A NOTE FROM WRITER FINN O’BRANAGÁIN
Verbatim theatre normally takes place some time after the fact of the action. It is often compiled with extensive research and interviews and then pieced together, thread by thread – the writer becoming part detective, part storyteller, part compelling barrister for the subjects. It’s then handed over to a director and actors to make it come alive – a representation of other people, another time – illuminating a case for the audience. Sometimes the subjects can be surprised by how they ‘sound’, their representation folded in amongst other storylines, facts and threads of interest creating a documentary of a self that they might not quite recognise.
Some of the magic of You Know We Belong Together – sorry, the magic of Julia Hales - is that I have been able to do all this with her – researching and conversing and piecing it together, with Julia as both subject and performer. Having Julia as the lead artist has meant that at all times she’s in control of the documentation and presentation of her own story. Together with Clare Watson we’ve pressed forward with research lines of enquiry that interested us all, that strengthened Julia’s arguments. Together we’ve poured over our transcribed conversations, piecing together, thread by thread, illuminating a portrait of a remarkable woman, a celebration of a community, a case for the audience towards love and belonging. A documentary of a life still unfolding, dreams being lived, a person that the audience can recognise as someone in control of her own self and own story. Watching Clare and Julia shaping it on stage, seeing it come alive with a room of professional artists with and without Down syndrome. It’s been an honour to work with Clare and Julia in service of amplifying and articulating Julia’s story and passions and introducing audiences to her and the cast of magnificent people in the production and in the Down syndrome community.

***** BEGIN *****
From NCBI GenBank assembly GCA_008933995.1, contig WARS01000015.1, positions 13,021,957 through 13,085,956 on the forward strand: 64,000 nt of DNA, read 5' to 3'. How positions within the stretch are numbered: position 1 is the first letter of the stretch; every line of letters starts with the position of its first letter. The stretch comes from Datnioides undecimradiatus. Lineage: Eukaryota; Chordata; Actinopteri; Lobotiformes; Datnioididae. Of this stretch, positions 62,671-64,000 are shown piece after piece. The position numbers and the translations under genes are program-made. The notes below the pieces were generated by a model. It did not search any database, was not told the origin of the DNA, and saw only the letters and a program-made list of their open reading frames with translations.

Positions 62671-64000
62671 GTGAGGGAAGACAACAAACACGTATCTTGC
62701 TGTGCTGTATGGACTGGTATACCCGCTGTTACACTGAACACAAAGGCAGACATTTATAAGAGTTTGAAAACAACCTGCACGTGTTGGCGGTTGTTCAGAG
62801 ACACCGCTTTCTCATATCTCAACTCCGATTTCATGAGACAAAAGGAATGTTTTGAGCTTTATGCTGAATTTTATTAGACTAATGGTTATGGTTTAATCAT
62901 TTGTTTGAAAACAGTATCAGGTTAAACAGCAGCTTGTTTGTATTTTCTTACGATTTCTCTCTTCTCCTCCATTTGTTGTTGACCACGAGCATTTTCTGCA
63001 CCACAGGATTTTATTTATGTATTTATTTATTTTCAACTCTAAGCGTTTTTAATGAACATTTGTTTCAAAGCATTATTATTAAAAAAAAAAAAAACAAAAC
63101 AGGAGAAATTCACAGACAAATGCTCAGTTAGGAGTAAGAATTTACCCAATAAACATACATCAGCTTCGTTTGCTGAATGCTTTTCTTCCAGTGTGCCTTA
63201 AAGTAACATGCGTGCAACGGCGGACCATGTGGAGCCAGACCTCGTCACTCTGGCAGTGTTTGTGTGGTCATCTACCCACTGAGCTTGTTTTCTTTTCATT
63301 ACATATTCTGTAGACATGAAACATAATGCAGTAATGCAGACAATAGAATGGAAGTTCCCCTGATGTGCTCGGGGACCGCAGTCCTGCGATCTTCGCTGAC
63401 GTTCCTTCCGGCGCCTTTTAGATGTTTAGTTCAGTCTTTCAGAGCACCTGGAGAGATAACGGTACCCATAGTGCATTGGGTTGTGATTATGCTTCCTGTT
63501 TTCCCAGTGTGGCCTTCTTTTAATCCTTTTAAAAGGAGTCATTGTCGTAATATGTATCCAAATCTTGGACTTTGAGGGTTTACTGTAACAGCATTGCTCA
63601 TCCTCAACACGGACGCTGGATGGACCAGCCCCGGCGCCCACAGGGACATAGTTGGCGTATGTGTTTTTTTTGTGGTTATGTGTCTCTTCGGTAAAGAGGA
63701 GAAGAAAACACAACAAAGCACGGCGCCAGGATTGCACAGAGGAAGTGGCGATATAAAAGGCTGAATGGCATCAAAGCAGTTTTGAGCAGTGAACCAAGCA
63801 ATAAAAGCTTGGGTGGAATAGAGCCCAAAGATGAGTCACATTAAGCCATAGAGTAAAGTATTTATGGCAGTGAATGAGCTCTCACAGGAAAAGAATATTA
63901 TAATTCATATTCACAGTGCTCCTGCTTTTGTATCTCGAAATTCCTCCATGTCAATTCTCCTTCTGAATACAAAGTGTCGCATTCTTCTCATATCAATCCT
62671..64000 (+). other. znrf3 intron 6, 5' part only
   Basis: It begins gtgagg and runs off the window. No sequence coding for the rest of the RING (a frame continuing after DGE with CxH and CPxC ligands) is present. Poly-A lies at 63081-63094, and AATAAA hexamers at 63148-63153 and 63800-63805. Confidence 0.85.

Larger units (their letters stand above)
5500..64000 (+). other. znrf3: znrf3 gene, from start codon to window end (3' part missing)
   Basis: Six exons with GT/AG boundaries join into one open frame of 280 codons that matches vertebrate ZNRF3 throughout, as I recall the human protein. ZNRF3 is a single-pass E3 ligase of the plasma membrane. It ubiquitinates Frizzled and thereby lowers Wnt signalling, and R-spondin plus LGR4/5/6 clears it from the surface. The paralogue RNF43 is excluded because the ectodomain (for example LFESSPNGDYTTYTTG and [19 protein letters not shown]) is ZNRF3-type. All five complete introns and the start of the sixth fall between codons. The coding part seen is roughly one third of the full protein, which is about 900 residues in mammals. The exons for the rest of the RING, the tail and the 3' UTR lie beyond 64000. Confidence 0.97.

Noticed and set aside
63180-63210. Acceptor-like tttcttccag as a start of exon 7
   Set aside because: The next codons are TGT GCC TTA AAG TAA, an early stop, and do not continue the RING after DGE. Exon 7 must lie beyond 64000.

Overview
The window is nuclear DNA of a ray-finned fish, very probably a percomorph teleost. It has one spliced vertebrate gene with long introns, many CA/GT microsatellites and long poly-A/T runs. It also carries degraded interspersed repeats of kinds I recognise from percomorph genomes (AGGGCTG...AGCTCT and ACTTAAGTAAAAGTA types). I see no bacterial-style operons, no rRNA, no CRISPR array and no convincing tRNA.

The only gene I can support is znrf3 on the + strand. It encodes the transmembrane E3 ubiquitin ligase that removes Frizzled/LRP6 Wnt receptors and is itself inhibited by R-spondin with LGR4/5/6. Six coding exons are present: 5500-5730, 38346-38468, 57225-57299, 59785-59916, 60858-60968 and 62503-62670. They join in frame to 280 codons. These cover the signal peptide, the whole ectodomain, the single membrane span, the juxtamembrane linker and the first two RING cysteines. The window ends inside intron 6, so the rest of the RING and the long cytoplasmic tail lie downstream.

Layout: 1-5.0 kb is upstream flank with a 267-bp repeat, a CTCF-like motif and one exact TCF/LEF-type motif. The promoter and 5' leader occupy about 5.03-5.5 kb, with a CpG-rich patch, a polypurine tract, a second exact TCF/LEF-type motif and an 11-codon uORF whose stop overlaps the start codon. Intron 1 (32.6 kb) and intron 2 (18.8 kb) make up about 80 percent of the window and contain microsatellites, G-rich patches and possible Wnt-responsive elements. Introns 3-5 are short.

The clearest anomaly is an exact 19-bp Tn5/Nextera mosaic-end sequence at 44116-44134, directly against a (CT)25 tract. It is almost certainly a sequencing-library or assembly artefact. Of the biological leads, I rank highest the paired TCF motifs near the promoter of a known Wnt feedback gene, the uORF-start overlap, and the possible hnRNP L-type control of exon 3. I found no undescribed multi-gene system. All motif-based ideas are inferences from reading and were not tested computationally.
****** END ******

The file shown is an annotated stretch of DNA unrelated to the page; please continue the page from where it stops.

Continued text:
Image: Julia Hales, Lauren Marchbank (You Know We Belong Together, 2018). By Toni Wilkinson.